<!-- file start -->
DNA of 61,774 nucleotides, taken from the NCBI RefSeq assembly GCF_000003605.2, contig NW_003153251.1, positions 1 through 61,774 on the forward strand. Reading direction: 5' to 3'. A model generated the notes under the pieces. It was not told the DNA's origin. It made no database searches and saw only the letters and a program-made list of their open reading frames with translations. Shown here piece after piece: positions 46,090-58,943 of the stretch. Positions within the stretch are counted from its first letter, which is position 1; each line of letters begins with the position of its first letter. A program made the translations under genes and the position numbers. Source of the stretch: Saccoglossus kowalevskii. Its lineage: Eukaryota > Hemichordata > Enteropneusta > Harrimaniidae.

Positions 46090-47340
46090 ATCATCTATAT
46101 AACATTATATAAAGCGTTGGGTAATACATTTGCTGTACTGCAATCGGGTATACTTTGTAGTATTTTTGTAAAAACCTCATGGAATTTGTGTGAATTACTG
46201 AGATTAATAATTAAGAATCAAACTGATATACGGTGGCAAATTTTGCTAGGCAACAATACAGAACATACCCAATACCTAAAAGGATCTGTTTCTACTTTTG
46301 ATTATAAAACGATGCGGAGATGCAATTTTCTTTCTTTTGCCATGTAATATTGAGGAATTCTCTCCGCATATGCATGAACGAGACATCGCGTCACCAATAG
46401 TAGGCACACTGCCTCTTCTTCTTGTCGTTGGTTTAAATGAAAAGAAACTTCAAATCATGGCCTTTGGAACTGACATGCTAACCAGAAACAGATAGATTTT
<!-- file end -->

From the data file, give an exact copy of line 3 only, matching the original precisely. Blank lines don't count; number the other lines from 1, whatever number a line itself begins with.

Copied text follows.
46090 ATCATCTATAT